We evaluated an Internet- and telephone-based telemedicine system for reducing blood pressure (BP) in underserved subjects with hypertension.Methods
A total of 241 patients with systolic BP ≥140 mm Hg were randomized to usual care (C; n = 121) or telemedicine (T; n = 120). The T group reported BP, heart rate, weight, steps/day, and tobacco use twice weekly. The primary outcome was BP control at 6 months.Results
Average age was 59.6 years, average body mass index was 33.7 kg/m2, 79% were female, 81% were African American, 15% were white, 53% were at or below the federal poverty level, 18% were smokers, and 32% had diabetes. Six-month follow-up was achieved in 206 subjects (C: 107, T: 99). Goal BP was achieved in 52.3% in C and 54.5% in T (P = .43). Systolic BP change (C: −13.9 mm Hg, T: −18.2; P = .118) was similar in both groups. Subjects in the T group reported BP 7.7 ± 6.9 d/mo. Results were not affected by age, sex, ethnicity, education, or income. In nondiabetic T subjects, goal BP was achieved in 58.2% compared with 45.2% of diabetic T subjects (P = .024). Nondiabetic T subjects demonstrated a greater reduction in systolic BP (T: −19 ± 20 mm Hg, C: −12 ± 19 mm Hg; P = .037). No difference in BP response between C and T was noted in patients with diabetes.Conclusion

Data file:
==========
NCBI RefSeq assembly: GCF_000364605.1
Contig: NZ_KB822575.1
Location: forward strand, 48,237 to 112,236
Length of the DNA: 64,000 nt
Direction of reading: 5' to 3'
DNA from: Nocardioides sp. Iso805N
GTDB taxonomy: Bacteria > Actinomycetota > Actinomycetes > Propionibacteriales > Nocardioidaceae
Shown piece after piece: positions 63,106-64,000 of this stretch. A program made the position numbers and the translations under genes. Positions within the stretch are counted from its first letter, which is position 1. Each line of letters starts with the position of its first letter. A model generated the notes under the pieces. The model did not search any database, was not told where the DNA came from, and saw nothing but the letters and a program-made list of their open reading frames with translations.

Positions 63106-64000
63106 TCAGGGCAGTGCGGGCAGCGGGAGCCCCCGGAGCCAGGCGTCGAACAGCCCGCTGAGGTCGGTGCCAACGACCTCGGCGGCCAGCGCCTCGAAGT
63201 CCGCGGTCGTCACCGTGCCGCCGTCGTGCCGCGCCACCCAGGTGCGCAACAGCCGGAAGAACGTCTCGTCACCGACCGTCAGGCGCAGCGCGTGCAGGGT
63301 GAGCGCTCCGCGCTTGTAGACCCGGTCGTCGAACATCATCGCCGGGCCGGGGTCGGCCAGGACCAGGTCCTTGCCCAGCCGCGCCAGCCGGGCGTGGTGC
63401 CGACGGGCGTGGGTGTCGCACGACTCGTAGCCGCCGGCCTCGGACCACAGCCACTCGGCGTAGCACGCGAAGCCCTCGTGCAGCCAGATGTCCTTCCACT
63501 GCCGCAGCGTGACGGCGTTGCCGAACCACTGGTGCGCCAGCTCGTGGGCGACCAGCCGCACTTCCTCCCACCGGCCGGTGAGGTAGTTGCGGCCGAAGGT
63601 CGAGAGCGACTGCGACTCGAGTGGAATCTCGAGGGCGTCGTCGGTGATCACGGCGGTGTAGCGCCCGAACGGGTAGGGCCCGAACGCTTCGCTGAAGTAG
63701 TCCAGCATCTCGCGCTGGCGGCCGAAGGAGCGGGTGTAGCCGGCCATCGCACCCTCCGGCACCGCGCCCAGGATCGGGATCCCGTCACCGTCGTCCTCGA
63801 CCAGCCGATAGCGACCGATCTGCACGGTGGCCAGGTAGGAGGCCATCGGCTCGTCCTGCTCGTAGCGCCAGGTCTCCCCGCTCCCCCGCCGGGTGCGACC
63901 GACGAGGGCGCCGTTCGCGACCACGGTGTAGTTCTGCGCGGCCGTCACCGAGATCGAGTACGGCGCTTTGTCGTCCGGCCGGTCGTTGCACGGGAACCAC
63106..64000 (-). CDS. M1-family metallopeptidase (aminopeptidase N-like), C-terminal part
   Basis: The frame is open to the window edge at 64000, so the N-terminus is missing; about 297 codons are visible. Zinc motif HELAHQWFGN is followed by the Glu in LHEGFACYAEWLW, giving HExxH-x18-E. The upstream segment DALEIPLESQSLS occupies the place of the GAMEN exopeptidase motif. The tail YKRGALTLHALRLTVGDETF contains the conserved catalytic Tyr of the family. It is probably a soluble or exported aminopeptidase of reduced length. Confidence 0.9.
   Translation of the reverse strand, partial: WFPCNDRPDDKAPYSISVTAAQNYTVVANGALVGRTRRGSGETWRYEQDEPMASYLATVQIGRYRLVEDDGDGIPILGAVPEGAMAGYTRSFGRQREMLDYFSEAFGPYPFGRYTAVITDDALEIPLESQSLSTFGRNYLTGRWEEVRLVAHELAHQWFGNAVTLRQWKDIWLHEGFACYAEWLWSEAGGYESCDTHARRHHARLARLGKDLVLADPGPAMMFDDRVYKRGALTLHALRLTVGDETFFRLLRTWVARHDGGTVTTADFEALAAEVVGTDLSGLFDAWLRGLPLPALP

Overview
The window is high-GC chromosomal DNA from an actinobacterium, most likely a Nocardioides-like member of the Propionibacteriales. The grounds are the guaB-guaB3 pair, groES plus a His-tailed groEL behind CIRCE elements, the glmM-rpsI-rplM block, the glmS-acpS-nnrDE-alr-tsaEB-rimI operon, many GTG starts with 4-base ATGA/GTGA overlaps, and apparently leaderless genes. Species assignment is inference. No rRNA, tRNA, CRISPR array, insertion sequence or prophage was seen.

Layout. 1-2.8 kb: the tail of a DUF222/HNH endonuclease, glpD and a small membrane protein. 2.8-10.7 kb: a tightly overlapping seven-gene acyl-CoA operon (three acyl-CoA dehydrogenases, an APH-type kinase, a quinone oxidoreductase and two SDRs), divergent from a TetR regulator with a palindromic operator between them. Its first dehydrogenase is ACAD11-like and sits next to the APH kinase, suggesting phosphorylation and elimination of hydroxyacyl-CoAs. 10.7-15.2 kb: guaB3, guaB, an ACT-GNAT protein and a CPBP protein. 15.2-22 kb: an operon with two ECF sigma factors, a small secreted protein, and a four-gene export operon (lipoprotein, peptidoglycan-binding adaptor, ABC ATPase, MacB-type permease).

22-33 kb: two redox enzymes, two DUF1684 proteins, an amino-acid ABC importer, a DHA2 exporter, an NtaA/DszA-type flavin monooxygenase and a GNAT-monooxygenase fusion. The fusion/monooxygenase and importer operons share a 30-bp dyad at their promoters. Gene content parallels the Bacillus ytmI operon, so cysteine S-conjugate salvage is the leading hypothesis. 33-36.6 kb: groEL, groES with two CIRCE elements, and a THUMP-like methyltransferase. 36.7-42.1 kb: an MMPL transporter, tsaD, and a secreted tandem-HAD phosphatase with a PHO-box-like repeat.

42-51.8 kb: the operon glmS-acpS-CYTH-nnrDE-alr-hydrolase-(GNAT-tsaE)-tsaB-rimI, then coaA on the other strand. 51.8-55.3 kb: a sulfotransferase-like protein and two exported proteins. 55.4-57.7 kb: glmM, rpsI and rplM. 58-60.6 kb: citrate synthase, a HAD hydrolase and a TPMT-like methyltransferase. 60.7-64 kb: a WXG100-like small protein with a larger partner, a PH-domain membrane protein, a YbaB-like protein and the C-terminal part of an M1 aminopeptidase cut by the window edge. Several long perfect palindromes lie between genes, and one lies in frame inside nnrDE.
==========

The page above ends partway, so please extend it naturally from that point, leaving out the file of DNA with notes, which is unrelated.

In hypertensive subjects, engagement in a system of care with or without telemedicine resulted in significant BP reduction. Telemedicine for nondiabetic patients resulted in a greater reduction in systolic BP compared with usual care. Telemedicine may be a useful tool for managing hypertension particularly among nondiabetic subjects.